The Fisherman: Publication Day!

In addition to being the birthday of my talented friend, Paul Tremblay, today is also the official release day for my second novel, The Fisherman.

TheFishermanCover

I’m extremely grateful for all the support I’ve already received, in the form of several very kind reviews.  I’ll put up links to them in another day or two.  In the meantime, I wanted to present an excerpt from the book:  the acknowledgments page.  While writing a novel is ultimately  a solitary activity, it doesn’t take place in a vacuum, and without a lot of help from a lot of people, this book would not have seen the light of day.  So:

 

When I started writing the story that would become this book, my wife was pregnant with our son.  He’s now twelve-going-on-thirteen.  Needless to say, that’s a long time from start to finish.  A lot has happened during that time, a lot has changed, but the love and support of my wife, Fiona, has remained a constant.  More than that:  as the years slid by, she was the one who said, every now and again, “You have to get back to The Fisherman.”  This book wouldn’t be here without her.  Thanks, love, for everything.

That twelve-going-on-thirteen-year-old has blossomed into quite the fisherman, himself these last few years, pretty much on his own.  (I basically sit nearby with a book and try to make comments that don’t sound too ignorant.)  David Langan’s technical advice helped a great deal in making the fishing-related portions of this narrative more accurate, while his love and all-around awesomeness made the rest of my life better.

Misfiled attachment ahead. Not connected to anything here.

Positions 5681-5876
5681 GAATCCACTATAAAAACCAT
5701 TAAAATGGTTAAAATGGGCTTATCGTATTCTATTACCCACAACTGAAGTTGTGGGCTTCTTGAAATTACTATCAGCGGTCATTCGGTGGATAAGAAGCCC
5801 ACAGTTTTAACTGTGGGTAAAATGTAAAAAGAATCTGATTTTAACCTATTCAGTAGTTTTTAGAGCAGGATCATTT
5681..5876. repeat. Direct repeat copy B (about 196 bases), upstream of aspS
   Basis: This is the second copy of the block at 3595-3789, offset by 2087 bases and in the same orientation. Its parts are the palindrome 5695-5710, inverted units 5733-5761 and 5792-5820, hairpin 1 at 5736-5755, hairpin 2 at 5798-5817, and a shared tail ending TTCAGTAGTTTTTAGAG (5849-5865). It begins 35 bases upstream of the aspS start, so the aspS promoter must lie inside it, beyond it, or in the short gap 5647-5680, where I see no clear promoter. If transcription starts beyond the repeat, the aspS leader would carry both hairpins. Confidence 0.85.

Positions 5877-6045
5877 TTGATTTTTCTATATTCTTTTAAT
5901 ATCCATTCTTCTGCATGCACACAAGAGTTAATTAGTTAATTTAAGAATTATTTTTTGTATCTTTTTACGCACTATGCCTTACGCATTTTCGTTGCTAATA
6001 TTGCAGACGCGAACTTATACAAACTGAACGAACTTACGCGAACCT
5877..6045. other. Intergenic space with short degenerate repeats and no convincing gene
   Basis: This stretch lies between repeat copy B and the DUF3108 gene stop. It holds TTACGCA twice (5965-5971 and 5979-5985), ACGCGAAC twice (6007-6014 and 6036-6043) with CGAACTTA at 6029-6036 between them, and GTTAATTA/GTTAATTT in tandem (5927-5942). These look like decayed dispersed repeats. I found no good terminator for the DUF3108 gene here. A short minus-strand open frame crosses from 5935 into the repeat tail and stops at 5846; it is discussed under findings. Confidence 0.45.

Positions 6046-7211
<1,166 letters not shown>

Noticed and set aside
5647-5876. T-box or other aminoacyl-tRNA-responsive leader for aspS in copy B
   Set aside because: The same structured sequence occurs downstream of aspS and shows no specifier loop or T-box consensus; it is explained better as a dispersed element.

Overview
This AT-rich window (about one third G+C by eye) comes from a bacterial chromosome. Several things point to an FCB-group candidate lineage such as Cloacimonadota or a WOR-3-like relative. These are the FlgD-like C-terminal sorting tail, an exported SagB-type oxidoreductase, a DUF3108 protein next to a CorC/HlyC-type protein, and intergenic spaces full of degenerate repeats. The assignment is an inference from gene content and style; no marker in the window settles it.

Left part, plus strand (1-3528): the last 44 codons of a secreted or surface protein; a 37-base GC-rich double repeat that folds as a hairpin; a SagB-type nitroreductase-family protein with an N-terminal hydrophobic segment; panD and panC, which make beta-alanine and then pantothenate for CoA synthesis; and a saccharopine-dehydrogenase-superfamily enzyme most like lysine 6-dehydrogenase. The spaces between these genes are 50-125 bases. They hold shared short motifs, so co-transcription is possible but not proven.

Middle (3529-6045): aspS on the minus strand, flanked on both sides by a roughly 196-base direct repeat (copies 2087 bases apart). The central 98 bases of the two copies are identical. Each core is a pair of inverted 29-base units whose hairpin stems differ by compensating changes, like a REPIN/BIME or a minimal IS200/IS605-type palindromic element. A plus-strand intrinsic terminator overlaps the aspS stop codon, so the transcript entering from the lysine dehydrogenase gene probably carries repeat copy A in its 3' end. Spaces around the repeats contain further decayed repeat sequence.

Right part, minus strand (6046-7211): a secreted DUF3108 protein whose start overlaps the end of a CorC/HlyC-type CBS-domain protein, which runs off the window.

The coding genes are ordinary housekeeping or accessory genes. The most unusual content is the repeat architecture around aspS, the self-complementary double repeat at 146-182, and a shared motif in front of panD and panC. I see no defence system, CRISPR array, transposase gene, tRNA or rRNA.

My older son, Nick, and my daughter in law, Mary, and their trio of astounding kids, my brilliant grandchildren, Inara, Asher, and Penelope the Bean, have brought and continue to bring more joy into my life than I probably deserve.

It’s becoming a critical commonplace to say that we’re currently experiencing a resurgence in the field of dark/horror/weird/whatever fiction.  I happen to think this is true, but what matters more to me is the friendship so many of my fellow writers have offered me.  Laird Barron and Paul Tremblay have been the other brothers I never knew I had, even as their work has made me grit my teeth and tell myself to do better.  Sarah Langan, Brett Cox, and Michael Cisco are pretty good, too.

These last few years, I’ve continued to benefit from the kindness of writers whose work inspired my own.  Both Peter Straub and Jeffrey Ford have been unfailingly generous in their support and example.  While I am at it, let me raise a glass to the memory of the late, great Lucius Shepard, whose encouragement, praise, and fiction I continue to treasure.